What if I said, "I'm not happy with my cleaning lady's attitude?" I'd be a jerk, right? Zomg, what a spoiled human being up on her high horse criticizing the help like some kind of ice queen. She's so lazy and mean. Tar her! Feather her!
Think about why criticizing domestic help comes across so abrasive. Is it really an issue of expressing a problem with a paid service, or is it that we value domestic work (i.e. work traditionally by women) so minimally that it is seen as servitude? Hired domestic work, although paid and valued by an employer, is perceived as free, as if the woman cleaning my house is my mom and I should be thankful for her effort even when she leaves whole crackers on the floor. Maybe next I can get her to criticize my posture.
The truth is I have three kids, preschool and under and while I try to stay on top of the chores in the house, my husband has a higher standard of cleanliness than I do. I guess the raw truth is I could clean the floors myself, but I just don't have to. There. Bring your tar and feathers. I trade the money I make writing for the service of cleaning ladies swooping in twice a month. That's how our economy works. I do what I'm good at and I trade the fruit of my labor for what someone else is good at, which is why it irks me when my floors are still dirty after I've paid to have them cleaned.
I used to trade that money for a nanny twice a week. I've addressed this before, but talking about domestic help is taboo because it touches on delicate class issues. Let's get them out in the open and tell the truth: most of America runs on family and domestic help. Nannies, daycare workers, housekeeping, wait staff, cooks (yes, even fast food cooks), cab drivers, dry cleaners etc. The people who work to get other people fed, clean and where they need to be shouldn't be invisible. They are not free labor. Issues surrounding them shouldn't be whispered about to the point that the only solution to dealing with them is to get a replacement. These positions should be respected as professionals and expected to be professionals - and treated as such. They are vital to the functioning of every day life.
While I'm yelling into the wind here, allow me to sneak stay-at-home-parenting into the mix. The pay is zero and ass-wiping is high. But back to the paid professionals . . .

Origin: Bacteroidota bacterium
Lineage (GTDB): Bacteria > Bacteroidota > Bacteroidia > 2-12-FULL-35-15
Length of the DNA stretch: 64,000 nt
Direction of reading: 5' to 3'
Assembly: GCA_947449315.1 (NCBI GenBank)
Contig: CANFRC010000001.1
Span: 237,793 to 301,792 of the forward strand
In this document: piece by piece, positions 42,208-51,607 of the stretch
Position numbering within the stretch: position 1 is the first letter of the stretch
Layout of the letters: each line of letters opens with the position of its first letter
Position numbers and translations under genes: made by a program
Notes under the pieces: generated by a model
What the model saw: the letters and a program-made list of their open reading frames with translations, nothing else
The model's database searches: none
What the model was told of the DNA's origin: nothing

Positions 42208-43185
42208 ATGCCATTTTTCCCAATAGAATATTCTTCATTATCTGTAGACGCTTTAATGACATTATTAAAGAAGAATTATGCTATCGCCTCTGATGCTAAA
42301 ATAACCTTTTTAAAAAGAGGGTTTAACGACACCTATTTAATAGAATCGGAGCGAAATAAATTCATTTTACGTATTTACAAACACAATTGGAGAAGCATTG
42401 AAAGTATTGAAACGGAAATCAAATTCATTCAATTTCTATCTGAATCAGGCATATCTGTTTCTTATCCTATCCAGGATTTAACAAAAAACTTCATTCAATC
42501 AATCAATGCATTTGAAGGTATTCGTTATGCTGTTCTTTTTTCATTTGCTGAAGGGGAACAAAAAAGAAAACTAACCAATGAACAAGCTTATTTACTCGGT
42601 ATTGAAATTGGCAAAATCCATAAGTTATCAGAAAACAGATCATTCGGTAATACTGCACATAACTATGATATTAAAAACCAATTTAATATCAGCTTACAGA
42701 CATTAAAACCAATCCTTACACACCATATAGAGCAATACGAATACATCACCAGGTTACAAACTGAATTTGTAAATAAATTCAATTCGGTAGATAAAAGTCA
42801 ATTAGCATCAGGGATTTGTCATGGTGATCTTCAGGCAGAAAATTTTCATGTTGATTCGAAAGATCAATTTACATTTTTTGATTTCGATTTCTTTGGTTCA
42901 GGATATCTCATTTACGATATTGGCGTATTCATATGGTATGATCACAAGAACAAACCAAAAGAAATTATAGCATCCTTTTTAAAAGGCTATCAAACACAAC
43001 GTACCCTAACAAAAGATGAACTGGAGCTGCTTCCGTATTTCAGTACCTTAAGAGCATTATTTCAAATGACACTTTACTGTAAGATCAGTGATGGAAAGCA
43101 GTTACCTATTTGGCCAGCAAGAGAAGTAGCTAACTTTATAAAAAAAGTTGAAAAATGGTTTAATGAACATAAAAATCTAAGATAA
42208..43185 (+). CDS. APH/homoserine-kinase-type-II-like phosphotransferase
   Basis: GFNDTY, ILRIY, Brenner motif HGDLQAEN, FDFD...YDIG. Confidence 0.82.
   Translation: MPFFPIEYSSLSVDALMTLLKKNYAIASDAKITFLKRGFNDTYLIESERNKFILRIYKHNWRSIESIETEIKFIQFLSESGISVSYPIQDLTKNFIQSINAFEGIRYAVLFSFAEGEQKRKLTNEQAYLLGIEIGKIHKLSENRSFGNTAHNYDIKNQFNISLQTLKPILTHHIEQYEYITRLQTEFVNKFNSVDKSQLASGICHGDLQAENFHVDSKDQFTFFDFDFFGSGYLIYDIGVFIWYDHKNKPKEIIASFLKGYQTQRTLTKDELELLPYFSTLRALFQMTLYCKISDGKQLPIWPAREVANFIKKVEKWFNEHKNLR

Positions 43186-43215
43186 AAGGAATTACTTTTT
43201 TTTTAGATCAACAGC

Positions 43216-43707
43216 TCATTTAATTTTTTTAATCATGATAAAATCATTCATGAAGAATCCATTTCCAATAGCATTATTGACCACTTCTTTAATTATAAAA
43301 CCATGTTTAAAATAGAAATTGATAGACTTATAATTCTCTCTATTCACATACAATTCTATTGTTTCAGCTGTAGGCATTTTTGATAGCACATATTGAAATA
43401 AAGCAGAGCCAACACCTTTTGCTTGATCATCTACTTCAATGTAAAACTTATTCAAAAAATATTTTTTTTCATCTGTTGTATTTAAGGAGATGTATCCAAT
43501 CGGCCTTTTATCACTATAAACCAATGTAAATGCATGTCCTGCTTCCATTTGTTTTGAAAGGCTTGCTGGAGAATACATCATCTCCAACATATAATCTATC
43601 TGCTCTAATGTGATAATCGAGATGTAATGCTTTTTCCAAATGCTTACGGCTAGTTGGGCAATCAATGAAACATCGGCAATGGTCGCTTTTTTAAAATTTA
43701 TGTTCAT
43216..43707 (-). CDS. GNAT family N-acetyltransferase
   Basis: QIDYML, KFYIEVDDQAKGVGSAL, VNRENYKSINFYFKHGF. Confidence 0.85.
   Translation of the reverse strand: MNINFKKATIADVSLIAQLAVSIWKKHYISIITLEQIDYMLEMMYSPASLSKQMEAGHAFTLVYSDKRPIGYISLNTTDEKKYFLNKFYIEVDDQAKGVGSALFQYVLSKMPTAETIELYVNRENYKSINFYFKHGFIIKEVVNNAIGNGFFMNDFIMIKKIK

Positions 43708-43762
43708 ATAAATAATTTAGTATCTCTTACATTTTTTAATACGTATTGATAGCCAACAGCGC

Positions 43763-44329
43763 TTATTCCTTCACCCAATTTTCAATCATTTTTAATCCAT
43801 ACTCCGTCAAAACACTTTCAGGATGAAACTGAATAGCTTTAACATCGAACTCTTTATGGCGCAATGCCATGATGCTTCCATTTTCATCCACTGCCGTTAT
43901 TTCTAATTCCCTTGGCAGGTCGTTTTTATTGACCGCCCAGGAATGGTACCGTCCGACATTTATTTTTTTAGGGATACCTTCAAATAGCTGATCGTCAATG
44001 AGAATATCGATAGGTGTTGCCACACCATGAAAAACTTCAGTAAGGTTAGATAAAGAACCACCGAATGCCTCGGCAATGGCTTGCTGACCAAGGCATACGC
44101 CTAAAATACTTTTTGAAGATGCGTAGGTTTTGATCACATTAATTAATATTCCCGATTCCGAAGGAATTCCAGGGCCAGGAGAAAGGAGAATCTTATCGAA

If you run a business and hire someone to make coffee and answer the phone, that is an employee. It is understood you may instruct that employee and give expectations. If those expectations are not met, that person is corrected. In the case of domestic work - nannies, housekeepers - not only can we not talk about them to begin with (which renders them invisible) but we can't criticize them either. Tina Fey once mentioned her nanny cut her daughter's fingernails so short they bled and she never brought it up because she didn't want to make waves. This is insane. I get it, but it's crazy. It seems the passive-aggressive route of silently steaming until you decide to make a replacement is de rigor of managing domestic help. They deserve better. They deserve to be dealt with like other employees and instructed and kindly managed.
I used to work as a nursing assistant for $5.15 an hour and you know what is refreshing about old people? They'll tell you when they're not happy. One lady yelled at me once, "GOD DAMMIT I DON'T LIKE ICE CREAM" so I stopped feeding it to her. Good information.
1. Be direct. My telling people things directly doesn't fly so well in every day life, but it's how I choose to communicate because I hate bullshit. With people I hire, however, it's an asset. There is no need to leave a passive-aggressive note or talk about the weather for ten minutes. Just say it. "Hi! I've noticed the corners aren't getting as clean as they should be. Would you mind making that a priority? Thanks!"
2. Put them in charge. You hired them because they are "experts" at cleaning, so empower them. "I noticed the corners of the floors has crumbs last time you left. You do a great job - can you work your magic in that area too?"
3. Be kind, but don't go so far as to not be firm. I know the urge is there to yammer and fall all over yourself and then not even say what you want to say, but you can do it.
4. Be firm, but not so firm you're cold. In an effort to overcome our fears, it's easy to put on an icy front just to get through the confrontation. Just remember it's your kids and your house and you're paying, so you're already the boss. The wall isn't necessary.
Okay, now I've pep-talked myself. My cleaning lady isn't going anywhere besides right out in the open. I need that service and I appreciate her - enough to get to the bottom of this thing about the floors.
Wish us luck.
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